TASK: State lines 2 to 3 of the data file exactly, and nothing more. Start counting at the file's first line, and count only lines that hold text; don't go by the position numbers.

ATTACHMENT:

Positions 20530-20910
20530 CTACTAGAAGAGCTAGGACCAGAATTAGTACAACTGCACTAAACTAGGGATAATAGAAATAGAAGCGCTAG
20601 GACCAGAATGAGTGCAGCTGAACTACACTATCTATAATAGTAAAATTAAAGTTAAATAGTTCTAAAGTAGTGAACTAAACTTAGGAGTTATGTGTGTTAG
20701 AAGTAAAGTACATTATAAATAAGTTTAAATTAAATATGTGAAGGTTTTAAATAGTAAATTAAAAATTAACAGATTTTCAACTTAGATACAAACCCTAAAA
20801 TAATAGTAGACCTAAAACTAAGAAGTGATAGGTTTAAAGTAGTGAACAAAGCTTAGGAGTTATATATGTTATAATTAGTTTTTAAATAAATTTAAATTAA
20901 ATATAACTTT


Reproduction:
20530 CTACTAGAAGAGCTAGGACCAGAATTAGTACAACTGCACTAAACTAGGGATAATAGAAATAGAAGCGCTAG
20601 GACCAGAATGAGTGCAGCTGAACTACACTATCTATAATAGTAAAATTAAAGTTAAATAGTTCTAAAGTAGTGAACTAAACTTAGGAGTTATGTGTGTTAG